Edited by Joseph A. McMahon and Michael N. Cardwell
Chapter 6: Twisted together: European agriculture, environment and the Common Agricultural Policy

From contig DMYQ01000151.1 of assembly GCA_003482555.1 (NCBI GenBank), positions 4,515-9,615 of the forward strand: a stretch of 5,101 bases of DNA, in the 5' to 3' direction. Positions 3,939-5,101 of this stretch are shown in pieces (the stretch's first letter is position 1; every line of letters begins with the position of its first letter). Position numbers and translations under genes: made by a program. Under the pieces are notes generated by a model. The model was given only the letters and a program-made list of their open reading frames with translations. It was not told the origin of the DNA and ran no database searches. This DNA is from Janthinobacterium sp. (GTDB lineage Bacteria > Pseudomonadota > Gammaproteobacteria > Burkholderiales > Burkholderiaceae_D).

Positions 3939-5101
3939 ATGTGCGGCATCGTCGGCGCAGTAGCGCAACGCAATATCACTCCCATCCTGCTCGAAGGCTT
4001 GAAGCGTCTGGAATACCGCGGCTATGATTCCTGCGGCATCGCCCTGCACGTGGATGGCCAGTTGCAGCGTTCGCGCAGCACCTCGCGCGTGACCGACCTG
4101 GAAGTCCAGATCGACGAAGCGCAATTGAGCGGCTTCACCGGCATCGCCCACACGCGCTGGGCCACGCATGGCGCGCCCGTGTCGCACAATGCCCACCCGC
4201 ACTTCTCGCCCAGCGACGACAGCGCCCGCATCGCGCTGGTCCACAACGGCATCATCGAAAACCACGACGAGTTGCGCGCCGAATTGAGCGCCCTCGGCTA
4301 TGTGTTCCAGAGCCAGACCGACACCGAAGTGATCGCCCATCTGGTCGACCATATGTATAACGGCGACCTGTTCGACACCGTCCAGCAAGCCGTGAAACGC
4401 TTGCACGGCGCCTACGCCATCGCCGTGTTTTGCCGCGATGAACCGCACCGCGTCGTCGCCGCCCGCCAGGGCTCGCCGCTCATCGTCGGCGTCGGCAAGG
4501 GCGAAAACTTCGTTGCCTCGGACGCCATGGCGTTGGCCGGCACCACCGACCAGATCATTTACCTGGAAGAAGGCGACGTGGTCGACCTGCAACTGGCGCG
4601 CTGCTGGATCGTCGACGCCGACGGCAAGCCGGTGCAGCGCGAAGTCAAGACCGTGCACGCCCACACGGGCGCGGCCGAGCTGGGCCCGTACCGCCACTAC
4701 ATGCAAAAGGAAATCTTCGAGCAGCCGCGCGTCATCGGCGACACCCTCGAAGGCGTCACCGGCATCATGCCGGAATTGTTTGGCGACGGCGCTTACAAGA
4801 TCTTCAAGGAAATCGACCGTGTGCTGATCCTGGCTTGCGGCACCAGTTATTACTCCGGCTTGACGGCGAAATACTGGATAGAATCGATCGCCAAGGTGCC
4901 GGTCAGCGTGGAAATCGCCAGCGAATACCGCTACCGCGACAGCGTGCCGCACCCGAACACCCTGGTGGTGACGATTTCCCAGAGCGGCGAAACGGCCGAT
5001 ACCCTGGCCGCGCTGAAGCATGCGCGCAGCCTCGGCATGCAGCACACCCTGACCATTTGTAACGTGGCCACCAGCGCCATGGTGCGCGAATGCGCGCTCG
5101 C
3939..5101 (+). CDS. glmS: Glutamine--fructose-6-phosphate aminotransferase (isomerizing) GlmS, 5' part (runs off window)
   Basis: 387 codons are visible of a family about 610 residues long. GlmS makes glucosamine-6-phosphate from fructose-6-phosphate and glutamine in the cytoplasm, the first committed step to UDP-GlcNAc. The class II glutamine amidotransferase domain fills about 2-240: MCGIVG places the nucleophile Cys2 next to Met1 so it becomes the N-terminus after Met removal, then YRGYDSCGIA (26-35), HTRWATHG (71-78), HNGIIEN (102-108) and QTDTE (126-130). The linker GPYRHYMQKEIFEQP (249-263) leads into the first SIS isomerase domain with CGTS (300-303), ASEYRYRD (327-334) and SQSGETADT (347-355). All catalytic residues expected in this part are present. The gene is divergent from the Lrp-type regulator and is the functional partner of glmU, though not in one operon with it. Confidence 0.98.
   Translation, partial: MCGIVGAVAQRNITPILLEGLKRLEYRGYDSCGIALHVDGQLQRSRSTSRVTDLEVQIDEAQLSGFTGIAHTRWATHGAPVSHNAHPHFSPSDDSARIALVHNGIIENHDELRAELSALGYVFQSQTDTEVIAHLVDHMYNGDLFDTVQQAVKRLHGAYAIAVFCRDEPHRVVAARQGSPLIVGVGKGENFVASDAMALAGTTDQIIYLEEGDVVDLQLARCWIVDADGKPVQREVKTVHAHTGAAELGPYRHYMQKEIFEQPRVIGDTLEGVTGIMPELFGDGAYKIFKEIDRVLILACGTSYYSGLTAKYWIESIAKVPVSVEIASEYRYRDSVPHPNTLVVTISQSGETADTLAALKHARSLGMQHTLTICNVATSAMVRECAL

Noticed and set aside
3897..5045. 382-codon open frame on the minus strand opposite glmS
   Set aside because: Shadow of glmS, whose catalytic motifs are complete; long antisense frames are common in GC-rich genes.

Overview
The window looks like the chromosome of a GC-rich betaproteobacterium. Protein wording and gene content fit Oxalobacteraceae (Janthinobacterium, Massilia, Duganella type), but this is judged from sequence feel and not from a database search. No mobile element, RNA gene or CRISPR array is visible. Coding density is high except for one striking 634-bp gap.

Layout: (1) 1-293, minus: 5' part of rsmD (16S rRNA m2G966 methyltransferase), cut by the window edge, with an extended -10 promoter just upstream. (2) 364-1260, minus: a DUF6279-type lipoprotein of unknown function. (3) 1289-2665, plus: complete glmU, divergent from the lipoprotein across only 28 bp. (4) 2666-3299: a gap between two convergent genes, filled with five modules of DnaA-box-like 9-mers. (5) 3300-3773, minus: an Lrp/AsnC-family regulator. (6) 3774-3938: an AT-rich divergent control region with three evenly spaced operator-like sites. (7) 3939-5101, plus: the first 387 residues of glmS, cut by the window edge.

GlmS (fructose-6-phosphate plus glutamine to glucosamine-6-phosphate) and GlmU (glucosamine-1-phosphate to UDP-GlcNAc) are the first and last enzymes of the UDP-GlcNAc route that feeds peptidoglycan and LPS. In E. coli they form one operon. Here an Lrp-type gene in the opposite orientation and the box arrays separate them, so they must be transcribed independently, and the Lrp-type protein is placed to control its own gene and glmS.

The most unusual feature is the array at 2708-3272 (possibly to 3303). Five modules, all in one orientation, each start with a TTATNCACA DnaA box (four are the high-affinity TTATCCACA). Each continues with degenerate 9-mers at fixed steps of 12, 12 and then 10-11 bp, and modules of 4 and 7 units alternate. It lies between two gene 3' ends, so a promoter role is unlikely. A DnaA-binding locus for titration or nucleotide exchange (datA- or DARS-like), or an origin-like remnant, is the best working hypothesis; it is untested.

The environmental dimension of agriculture in Europe was scarcely apparent in the Common Agricultural Policy (CAP) and its accompanying policies until the early 1980s. Subsequently, this theme has made a significant imprint on agricultural policy, initially at the margins but more recently in the rationale and some of the primary mechanisms of the CAP, most prominently in the Ciolo_ reform of 2013. At one level, this is a reflection of farming’s progressively greater impact on the natural world and its many faceted role within a burgeoning environmental agenda. The influence of changing farming practice on water quality, biodiversity and landscape values, greenhouse gas (GHG) emissions, soil quality and functions and many other environmental parameters over large areas of Europe has become both more clearly established and more widely recognized. At the same time, the underlying tensions between the roles of farmers as ‘guardians of the countryside’ and as primary agents of environmental degradation has been brought into sharper focus by a combination of both technical and structural changes in European agriculture and a growth in environmental aspirations. These aspirations have been expressed in the form of more demanding environmental requirements in public policy and law as well as a broader dialogue in wider society.
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